Up to a million more people could soon get high-speed internet access in the UK as BT stretches the reach of the technology.
The longer range service will be tested in Milton Keynes
Previously ADSL - broadband via the telephone line - was only available within six kilometres of a broadband-enabled telephone exchange.
BT believes the range can be extended to around 10 kilometres without significantly affecting quality.
It would mean homes in remote locations can finally get broadband.
Milton Keynes leads way
"By extending reach we will bring service to many of those in the frustrating situation where their exchange is upgraded for broadband and the neighbours down the road have broadband, but they can't get it," said BT's chief broadband officer Alison Ritchie.
ADSL (Asymmetric Digital Subscriber Line) services deteriorate the farther away from the exchange they are. Customers could experience outages in their service, variable speeds and even data corruption.
BT has stuck to the six kilometres limit before because of worries about the quality of service but it is hopeful that the longer range will not cause too many problems for users.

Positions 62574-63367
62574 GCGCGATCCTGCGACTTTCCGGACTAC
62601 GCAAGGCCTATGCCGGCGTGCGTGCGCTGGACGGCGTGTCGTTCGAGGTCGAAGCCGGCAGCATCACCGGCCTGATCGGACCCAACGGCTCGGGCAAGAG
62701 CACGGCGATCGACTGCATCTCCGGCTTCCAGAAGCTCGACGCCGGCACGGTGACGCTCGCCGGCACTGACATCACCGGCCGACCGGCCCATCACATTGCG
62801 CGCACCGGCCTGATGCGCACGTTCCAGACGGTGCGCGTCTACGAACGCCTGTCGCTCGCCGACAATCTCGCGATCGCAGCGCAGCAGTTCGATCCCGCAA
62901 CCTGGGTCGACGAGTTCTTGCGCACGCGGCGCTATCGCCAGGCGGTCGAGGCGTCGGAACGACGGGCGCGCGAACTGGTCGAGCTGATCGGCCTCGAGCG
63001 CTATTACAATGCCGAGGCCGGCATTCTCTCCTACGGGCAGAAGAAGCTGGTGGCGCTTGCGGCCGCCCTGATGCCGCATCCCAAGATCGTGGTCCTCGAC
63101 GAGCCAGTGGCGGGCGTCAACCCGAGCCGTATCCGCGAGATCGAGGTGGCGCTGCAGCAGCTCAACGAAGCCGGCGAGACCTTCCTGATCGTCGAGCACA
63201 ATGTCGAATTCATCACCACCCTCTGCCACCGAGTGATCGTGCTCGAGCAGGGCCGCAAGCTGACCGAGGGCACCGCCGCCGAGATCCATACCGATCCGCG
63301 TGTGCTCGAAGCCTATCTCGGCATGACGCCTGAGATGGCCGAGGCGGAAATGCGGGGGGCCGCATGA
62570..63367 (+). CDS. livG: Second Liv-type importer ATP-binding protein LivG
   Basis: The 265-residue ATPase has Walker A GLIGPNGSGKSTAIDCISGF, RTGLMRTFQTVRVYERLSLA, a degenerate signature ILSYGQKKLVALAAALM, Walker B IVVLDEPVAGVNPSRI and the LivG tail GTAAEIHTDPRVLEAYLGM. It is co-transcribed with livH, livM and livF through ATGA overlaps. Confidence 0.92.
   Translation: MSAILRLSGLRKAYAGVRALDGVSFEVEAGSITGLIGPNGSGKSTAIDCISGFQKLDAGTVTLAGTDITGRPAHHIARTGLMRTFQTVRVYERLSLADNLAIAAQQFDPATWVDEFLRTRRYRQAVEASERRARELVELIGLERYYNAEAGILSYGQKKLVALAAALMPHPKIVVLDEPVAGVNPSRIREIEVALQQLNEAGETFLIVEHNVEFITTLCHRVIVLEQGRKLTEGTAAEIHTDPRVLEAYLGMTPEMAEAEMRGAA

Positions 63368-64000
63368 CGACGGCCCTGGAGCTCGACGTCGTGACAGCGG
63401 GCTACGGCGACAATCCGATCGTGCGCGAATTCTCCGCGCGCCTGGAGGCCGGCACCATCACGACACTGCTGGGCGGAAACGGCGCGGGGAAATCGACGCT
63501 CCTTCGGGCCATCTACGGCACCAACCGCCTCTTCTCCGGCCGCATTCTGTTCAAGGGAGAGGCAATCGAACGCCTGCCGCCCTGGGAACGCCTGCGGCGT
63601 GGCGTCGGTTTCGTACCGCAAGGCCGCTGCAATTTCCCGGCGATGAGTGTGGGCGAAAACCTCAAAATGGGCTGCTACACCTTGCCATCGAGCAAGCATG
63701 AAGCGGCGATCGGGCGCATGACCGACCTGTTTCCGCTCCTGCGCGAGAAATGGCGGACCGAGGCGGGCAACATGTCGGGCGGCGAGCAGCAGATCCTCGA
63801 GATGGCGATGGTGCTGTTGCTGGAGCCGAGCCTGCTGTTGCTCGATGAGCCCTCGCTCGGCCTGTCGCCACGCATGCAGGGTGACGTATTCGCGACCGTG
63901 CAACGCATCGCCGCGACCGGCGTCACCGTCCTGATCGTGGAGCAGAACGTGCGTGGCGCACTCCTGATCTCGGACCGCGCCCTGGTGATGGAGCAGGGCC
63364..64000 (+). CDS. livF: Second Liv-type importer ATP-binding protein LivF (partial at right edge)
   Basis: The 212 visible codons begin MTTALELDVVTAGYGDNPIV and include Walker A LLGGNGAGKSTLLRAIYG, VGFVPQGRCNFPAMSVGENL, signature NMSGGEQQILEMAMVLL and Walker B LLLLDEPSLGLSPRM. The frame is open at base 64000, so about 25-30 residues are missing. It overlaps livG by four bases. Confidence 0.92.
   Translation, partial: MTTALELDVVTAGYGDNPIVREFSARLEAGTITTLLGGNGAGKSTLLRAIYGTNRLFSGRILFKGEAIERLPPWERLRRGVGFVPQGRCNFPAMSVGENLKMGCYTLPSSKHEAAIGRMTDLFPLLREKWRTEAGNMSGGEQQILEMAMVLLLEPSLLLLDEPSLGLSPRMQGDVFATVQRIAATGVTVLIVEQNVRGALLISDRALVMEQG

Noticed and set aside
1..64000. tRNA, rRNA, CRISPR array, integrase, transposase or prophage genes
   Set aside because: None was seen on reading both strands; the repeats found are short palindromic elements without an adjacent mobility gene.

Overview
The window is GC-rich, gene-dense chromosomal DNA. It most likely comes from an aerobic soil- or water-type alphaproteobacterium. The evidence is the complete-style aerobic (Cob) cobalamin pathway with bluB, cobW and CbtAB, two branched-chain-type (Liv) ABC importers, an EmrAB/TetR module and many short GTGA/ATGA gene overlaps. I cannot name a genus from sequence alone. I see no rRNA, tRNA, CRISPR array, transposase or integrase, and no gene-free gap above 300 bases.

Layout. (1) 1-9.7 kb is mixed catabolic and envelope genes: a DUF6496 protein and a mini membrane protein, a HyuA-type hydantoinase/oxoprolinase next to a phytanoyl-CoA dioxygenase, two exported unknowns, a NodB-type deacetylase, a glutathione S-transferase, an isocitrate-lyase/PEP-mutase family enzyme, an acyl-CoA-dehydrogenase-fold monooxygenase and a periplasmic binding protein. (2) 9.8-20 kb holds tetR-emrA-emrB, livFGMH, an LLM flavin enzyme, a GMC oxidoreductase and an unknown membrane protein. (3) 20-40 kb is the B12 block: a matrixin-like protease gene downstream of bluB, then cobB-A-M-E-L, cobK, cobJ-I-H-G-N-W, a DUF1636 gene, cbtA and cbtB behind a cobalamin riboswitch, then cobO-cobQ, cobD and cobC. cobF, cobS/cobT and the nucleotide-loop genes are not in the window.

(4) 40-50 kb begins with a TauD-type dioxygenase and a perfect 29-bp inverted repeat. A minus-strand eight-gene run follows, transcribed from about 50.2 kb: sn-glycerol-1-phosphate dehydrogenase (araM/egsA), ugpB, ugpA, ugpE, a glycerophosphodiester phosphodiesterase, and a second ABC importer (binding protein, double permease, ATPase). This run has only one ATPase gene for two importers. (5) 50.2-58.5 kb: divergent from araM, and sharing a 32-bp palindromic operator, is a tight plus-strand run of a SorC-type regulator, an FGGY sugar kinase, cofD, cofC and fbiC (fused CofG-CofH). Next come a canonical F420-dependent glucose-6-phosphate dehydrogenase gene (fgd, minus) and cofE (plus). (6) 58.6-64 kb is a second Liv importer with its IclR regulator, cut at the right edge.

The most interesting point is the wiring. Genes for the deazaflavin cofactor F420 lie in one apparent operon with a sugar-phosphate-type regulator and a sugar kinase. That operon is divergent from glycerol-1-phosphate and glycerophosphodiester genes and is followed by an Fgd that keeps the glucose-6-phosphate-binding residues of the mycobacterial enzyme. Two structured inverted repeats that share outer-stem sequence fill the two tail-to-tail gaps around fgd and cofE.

"As we have got used to deploying the technology in a widespread way we have got a feel for how far we can go with it," said a spokesman for BT Wholesale.
The longer range technology will first be tested in Milton Keynes where lack of broadband is a headache for around 18% of residents - a higher percentage than in most UK towns due to the unique geographical lay-out of the city.
Residents will be asked to keep a diary of their experiences. BT is currently looking for around 1,000 triallists and anyone with an 01908 telephone number can register to take part.
Nick Hubbard is co-ordinator of the Milton Keynes action group. He is delighted the city could soon be fully wired to broadband.
"We have hundreds of people desperate to get broadband who will be very eager to take part in the trial," he said.
"Lack of broadband because of long lines is a very hot issue here in Milton Keynes
and we're very happy to be involved in this project which will not only solve some of the issues locally but for people with similar frustrations right across the country."
If the summer trial is successful the longer range service will be rolled out nationally later in the year.
BT has been criticised for not making its broadband services available to all.
Combining the longer range service with its plans to broadband-enable all its telephone exchanges, BT says all but 500,000 people in the UK will be able to get ADSL.
It is also planning to trial a 2 megabit ADSL service in the autumn. This however will not work over longer distances.